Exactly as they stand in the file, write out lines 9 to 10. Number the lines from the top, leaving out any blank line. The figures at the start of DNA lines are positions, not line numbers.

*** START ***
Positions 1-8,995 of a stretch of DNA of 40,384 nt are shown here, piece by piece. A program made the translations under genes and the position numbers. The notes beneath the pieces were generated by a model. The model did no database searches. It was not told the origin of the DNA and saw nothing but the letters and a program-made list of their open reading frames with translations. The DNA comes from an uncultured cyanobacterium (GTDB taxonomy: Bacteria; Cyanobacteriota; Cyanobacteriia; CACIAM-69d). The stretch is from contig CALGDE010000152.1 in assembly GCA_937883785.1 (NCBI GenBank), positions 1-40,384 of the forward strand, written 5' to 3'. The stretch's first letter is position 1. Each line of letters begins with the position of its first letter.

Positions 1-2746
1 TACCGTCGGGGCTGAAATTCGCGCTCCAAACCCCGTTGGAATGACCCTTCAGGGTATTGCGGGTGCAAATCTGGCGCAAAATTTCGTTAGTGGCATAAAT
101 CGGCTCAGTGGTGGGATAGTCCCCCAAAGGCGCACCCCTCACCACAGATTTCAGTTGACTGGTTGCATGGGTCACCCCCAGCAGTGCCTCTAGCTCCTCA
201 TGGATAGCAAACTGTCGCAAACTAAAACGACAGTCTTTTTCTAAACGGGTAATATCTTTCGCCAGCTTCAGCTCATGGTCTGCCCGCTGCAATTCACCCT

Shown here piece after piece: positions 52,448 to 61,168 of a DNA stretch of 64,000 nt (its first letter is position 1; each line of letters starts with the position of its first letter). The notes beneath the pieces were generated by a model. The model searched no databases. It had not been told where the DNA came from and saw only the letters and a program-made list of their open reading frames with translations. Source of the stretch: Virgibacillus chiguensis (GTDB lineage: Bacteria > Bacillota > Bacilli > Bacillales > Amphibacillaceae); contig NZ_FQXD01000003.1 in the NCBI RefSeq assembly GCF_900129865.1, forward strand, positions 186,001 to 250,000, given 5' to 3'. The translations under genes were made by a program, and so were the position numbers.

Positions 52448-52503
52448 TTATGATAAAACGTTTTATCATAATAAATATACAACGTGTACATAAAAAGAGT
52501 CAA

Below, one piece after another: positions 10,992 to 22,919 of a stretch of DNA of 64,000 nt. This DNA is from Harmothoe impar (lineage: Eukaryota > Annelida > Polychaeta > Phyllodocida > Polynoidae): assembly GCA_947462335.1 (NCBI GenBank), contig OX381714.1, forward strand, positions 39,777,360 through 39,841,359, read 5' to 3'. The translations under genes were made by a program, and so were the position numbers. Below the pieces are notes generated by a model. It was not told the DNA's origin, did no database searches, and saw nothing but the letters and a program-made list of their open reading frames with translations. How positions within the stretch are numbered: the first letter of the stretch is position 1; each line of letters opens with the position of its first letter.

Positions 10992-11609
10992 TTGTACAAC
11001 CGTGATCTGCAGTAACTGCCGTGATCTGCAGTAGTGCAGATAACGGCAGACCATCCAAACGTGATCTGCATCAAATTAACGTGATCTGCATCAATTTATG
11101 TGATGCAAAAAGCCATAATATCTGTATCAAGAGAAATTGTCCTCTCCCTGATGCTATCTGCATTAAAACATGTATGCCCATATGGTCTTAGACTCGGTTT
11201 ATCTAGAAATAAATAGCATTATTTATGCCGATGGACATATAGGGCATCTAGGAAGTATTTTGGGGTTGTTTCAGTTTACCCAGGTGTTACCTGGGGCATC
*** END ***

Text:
52501 CAA

Below, one piece after another: positions 10,992 to 22,919 of a stretch of DNA of 64,000 nt. This DNA is from Harmothoe impar (lineage: Eukaryota > Annelida > Polychaeta > Phyllodocida > Polynoidae): assembly GCA_947462335.1 (NCBI GenBank), contig OX381714.1, forward strand, positions 39,777,360 through 39,841,359, read 5' to 3'. The translations under genes were made by a program, and so were the position numbers. Below the pieces are notes generated by a model. It was not told the DNA's origin, did no database searches, and saw nothing but the letters and a program-made list of their open reading frames with translations. How positions within the stretch are numbered: the first letter of the stretch is position 1; each line of letters opens with the position of its first letter.